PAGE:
Edit BRAW and ARRI RAW files in FCPX with Color Finale Converter

Final Cut Pro X is a great NLE but it lacks one thing: you can’t edit RAW files from BlackMagic Design’s or ARRI’s cameras without first having to transcode them. Apple’s own Compressor doesn’t support RAW formats and taking a detour via cloud-based services requires you to leave Final Cut Pro X which is a pain if you have many of those files to transcode. With Color Finale Transcoder, that problem no longer exists.

I installed a late beta on my system and got to transcode BMD files as well ARRI files. Color Finale Transcoder is a Final Cut Pro X extension, so it lives in the Final Cut Pro X toolbar. Clicking on the icon will start the app with a system-wide menu applet becoming visible in the Finder as well. When you quit Final Cut Pro X, that applet remains in the menu bar. From the applet, you check for new versions as well as your registration data.

Color Finale Transcoder review

Color Finale Transcoder transcodes from RAW to ProRes 422 Proxy all the way up to ProRes 4444 XQ. The extension gives you the option to select the transcoded resolution from ⅛ for BMD files and 1/16 for ARRI files to full. For example, my BMD footage was 6K, but I could also transcode to half that (3072 x 1728), a quarter resolution (1536 x 864 — a resolution you would choose for a 1080p project) or even smaller.

Furthermore, for BMD files, the extension lets you set your colour space to Rec. 709, ARRI Log C, several BMD spaces, and Rec. 2020 including PQ and HLG. It has checkboxes to turn on highlight recovery and gamut compression. Finally, it supports you setting the white balance in Kelvin and Tint, an ISO setting from 100 to 1250 and an exposure from -5 to 5. For ARRI files, the options included a DeBayering mode, an ISO setting that went up to 3200, a sharpness and a detail slider, and a ND filter.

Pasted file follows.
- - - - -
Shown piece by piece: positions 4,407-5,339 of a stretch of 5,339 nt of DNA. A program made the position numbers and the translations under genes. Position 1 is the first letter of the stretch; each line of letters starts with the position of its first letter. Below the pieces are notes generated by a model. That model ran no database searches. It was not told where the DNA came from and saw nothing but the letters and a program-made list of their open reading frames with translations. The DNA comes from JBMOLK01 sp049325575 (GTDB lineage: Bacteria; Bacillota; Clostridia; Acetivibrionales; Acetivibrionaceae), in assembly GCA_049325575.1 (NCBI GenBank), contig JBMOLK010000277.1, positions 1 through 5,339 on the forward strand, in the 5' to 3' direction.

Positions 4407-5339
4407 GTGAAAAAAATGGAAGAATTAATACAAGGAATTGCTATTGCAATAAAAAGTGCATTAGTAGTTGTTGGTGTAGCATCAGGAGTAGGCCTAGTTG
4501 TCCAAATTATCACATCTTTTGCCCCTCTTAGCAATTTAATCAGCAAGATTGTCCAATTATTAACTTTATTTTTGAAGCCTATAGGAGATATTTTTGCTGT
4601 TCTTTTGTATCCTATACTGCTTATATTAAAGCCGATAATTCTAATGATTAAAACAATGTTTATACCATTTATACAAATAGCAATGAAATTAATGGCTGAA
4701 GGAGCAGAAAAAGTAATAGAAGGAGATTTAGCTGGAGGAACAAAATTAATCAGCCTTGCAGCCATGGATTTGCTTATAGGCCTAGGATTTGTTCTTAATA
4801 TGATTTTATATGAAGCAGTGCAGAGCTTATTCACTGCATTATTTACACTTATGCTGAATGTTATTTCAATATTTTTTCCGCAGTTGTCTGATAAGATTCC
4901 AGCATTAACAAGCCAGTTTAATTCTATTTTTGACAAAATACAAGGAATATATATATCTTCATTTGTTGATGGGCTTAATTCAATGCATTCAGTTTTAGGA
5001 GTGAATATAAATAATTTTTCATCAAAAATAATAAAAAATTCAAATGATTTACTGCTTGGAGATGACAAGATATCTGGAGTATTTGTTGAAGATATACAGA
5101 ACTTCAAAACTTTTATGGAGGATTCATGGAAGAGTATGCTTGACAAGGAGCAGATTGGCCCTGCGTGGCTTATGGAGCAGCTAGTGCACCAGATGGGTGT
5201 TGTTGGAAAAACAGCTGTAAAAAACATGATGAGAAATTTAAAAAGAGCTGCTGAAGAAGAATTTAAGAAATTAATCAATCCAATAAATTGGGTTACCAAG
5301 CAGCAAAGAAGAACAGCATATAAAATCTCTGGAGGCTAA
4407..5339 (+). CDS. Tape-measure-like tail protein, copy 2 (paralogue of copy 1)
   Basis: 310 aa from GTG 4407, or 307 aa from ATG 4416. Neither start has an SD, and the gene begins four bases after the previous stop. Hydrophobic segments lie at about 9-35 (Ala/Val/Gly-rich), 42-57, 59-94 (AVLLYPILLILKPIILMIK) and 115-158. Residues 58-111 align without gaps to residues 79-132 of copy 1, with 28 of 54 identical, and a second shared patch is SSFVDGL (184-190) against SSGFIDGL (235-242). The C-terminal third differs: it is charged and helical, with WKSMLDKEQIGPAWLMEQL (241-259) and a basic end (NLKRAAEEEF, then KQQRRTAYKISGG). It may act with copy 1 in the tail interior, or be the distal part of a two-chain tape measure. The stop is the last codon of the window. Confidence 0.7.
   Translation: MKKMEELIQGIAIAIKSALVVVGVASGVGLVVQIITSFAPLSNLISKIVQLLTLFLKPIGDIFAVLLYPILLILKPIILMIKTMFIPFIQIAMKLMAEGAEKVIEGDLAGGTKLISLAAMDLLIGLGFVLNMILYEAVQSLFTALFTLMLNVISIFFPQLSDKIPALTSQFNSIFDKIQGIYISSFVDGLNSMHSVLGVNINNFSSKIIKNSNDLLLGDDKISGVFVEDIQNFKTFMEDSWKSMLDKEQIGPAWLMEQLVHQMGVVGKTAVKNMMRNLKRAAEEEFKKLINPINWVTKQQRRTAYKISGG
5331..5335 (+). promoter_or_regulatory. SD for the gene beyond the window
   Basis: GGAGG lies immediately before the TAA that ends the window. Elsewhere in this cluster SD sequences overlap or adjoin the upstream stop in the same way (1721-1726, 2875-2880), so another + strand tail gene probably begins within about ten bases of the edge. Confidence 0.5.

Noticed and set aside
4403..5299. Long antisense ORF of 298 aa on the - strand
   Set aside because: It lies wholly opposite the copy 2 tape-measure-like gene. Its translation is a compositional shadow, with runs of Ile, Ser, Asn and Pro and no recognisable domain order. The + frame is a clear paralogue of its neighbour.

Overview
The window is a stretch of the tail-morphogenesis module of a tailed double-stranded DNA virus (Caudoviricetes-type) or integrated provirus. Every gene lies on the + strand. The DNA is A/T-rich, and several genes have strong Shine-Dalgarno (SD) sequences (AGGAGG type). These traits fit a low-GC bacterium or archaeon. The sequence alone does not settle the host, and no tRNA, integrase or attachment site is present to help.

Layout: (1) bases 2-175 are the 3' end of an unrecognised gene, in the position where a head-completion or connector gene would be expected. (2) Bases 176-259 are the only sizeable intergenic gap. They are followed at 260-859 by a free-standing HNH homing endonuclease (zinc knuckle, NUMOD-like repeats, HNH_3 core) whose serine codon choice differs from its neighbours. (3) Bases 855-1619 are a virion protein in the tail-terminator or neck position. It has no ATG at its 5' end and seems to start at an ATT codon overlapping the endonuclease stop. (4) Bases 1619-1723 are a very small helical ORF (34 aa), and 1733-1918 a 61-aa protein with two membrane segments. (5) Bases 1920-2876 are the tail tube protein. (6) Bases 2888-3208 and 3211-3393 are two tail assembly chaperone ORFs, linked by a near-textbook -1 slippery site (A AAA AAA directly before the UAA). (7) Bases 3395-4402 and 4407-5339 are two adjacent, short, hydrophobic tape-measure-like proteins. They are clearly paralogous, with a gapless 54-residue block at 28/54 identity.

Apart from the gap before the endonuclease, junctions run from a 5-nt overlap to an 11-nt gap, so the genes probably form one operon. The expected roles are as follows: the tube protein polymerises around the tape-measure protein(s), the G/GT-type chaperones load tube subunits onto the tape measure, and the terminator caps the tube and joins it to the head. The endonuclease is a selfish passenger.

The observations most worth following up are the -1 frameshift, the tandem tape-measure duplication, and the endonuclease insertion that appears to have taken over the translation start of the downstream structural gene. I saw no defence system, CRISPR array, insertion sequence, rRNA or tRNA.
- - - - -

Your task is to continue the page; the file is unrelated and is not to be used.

You can apply all of these settings to individual clips or to all of them at once.

There’s a preview panel that initially shows you the RAW footage with no alterations, but at the top there are buttons to apply a LUT to the view. Another button lets you view the footage in a Rec. 709 or one of the Rec. 2020 colour spaces. If the footage is anamorphic, you can also enable correct viewing on your workstation in the preview window.

Once you are happy with your settings, you simply click the Import Selected Movie button and Color Finale Transcoder will start creating the transcoded files.

That process took about 40 seconds for a 40 second ARRI clip. It took 2.38 seconds for a bundle of three BMD clips totalling 2.30 seconds. That’s pretty fast due to everything done with your GPU and in RAM. If you have a clip that you want to set In/Out points to, you can do that as well in the Color Finale Transcoder panel and the transcoded result will only transcode the required footage.

In short, Color Finale Transcoder lives up to expectations. It transcodes fast and with all the options you expect to be available from the original footage — it’s as if Final Cut Pro X is finally able to natively process all those RAW files with all of its functionality and that of the camera manufacturer in place.

Color Finale Transcoder is available now from the Color Finale website for $55.99 for a limited time.